BY THOMAS CONNER Pop Music Critic
Lollapalooza ended Sunday in the mud and muck from two short but powerful rain storms that drenched Chicago's Grant Park -- and the record 90,000 fans assembled there for the final day of the annual music festival -- and gave many fans a night of rock and roll they won't soon forget.
Hannah Frudden was at the Perry's rave tent when the first wave of rain came Sunday evening. "It was the best 30 minutes of my life!" said the 19-year-old Northwestern student, exuberant despite being covered head to toe in mud. As she stood along a sidewalk near the main Lollapalooza stages, every other passer-by noticed her condition and gave her high-fives and hugs.
Jesse Warmling, 39, in from Dallas, surrendered gladly to the downpour, which lasted about half an hour and only slightly delayed Sunday's concert schedule on the final evening of this three-day music festival in Chicago's Grant Park. "We haven't seen rain for months in Texas," Warmling said. "I'll take it any way and anywhere."
When British band Arctic Monkeys took the main stage at 6:30 p.m., a half hour delay, the rain had nearly stopped -- and a rainbow framed the stage. "We're gonna push through this," singer Alex Turner said. The band rushed through an abbreviated set, but at least included the song "She's Thunderstorms," from their newest album, dedicating it "to Mother Nature."
The rain returned a couple of hours later, early in the Foo Fighters headlining set, but Dave Grohl scared it away.
Always eager to play, the Foo Fighters -- the band started 16 years ago by former Nirvana member Grohl -- started their set promptly at 8 p.m., their first notes crescendoing as the final notes from Explosions in the Sky faded out across the field. They slammed into "Bridges Burning," from the band's acclaimed new album "Wasting Light," and hurried into "Rope" as dark clouds amassed again in the northwest. By the time they launched into "My Hero," their fourth song, the floodgates had opened once again. Torrents drowned the throng and produced a perfect rock and roll moment. That feeling when the rain starts falling, and you're getting drenched, and you decide, "F--- it, we're not running for cover -- that's a rock and roll moment.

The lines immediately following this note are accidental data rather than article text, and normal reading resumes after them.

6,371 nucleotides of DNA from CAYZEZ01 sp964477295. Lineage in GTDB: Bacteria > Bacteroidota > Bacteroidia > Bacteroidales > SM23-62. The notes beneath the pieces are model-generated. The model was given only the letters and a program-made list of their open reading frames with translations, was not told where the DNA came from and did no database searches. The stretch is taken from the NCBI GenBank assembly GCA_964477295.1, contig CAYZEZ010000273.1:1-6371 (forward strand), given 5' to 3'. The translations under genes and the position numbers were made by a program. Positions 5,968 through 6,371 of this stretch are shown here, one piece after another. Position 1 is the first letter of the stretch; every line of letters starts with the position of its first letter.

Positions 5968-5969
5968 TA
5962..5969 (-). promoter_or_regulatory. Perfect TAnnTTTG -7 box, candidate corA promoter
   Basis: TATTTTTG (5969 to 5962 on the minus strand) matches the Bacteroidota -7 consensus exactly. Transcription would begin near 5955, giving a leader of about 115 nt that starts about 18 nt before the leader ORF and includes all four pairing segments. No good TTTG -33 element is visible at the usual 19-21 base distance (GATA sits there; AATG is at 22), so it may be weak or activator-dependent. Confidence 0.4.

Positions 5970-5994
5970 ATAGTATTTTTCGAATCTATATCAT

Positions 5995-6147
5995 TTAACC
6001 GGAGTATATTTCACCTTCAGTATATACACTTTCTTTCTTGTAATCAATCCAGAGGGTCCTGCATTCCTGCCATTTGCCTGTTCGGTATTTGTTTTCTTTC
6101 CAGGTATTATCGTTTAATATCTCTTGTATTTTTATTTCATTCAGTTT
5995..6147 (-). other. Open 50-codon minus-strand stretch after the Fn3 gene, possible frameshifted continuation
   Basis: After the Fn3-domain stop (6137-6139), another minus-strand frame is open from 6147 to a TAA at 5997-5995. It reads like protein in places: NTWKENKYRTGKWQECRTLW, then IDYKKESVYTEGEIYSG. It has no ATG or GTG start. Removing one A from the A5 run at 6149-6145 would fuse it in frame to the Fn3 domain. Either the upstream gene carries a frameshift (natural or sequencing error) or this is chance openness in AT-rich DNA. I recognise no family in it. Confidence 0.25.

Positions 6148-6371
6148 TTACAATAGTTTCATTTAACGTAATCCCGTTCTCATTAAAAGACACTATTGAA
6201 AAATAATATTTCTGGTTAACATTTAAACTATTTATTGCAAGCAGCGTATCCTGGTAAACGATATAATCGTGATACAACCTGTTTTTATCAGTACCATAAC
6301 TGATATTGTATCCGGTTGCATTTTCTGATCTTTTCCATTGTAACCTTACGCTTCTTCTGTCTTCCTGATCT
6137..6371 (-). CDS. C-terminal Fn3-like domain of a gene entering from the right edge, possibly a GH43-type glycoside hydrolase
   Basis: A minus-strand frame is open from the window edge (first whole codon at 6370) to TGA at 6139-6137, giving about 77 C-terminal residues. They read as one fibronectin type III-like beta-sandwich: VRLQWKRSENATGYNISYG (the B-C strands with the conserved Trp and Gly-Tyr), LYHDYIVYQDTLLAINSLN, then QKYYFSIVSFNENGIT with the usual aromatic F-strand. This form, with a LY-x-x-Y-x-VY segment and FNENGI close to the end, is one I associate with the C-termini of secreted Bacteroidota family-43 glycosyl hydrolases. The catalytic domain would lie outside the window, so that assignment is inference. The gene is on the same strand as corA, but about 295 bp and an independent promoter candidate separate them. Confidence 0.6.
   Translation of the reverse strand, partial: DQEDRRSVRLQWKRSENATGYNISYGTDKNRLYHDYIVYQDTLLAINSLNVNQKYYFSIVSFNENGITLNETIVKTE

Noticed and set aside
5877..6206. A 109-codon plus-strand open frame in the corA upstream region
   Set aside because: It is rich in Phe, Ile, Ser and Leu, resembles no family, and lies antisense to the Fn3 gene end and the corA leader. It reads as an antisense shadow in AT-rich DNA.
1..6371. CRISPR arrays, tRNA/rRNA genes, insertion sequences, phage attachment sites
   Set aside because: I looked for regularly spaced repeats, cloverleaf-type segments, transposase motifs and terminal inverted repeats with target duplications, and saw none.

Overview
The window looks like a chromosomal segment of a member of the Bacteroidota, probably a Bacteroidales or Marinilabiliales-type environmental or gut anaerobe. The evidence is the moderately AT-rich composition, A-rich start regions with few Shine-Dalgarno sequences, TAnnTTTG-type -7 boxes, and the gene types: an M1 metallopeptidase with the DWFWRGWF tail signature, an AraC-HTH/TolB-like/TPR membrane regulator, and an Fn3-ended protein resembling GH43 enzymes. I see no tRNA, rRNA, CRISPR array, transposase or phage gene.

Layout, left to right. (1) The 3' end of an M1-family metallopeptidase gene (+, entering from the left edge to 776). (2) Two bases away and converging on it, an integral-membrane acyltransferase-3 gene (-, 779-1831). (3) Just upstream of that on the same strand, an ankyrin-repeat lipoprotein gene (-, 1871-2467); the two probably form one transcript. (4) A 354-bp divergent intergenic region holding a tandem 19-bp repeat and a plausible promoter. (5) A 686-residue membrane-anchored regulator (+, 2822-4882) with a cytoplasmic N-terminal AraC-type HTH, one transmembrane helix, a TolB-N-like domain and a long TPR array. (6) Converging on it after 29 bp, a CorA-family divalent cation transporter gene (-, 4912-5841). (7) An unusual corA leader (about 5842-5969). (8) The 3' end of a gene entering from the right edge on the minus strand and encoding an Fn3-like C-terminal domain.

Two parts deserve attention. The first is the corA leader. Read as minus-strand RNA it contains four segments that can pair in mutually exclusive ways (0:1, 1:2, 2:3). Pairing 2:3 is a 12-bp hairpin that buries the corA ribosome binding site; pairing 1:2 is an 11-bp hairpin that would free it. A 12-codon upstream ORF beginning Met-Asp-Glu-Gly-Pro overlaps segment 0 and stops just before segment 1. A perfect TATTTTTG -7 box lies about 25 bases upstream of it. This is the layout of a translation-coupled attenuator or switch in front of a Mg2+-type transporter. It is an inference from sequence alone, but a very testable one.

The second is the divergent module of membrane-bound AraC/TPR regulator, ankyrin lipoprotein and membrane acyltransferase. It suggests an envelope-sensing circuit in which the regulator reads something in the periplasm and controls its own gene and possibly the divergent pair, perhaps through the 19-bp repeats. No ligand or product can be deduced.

"I don't give a f--- if it's raining," Grohl declared after the band had noodled cautiously through the song's ending, backing away from the rain that came at them from an sharp angle. If they had the slightest notion of cutting off the performance, the crowd had no intention of letting them. When you and tens of thousands of others are in the middle of Hutchinson Field, ankle-deep in mud and no hope of escape, you've made your rock and roll decision. The crowd kept the song going, singing loudly even as Grohl and the band dropped out momentarily. Soon he was singing "Arlandria," in which the line, "Shame, shame, go away / come again some other day," easily sounded like a chant against the weather.
Grohl started and ended the set sounding a little hoarse -- perhaps because of the three-hour special show the Foo Fighters had played Saturday night for a thousand fans at Chicago's Metro. His energy, however, was not dampened. Always bug-eyed and ferocious onstage, Grohl on Sunday was whipping his wet hair around wildly as he ground away at his guitar, leaping and growling and shouting. He caressed the softer dynamics, too, stitching "Skin and Bones" together so lightly the song barely held together but benefited from accordion backing. He thanked the crowd for sticking with him and sang "Times Like These" by himself, celebrating the special moment.
Of course, Grohl related once again his tale of seeing his first rock show at the Cubby Bear (the band was Naked Raygun) -- his age tends to change when he tells this story, Sunday night he was younger, 13 -- and how it "changed my life." He then added that the first Lollapalooza 20 years ago had a similar impact. He beckoned Lolla founder Perry Farrell to come on stage, which he did -- quickly, running on and off like a mischievous imp.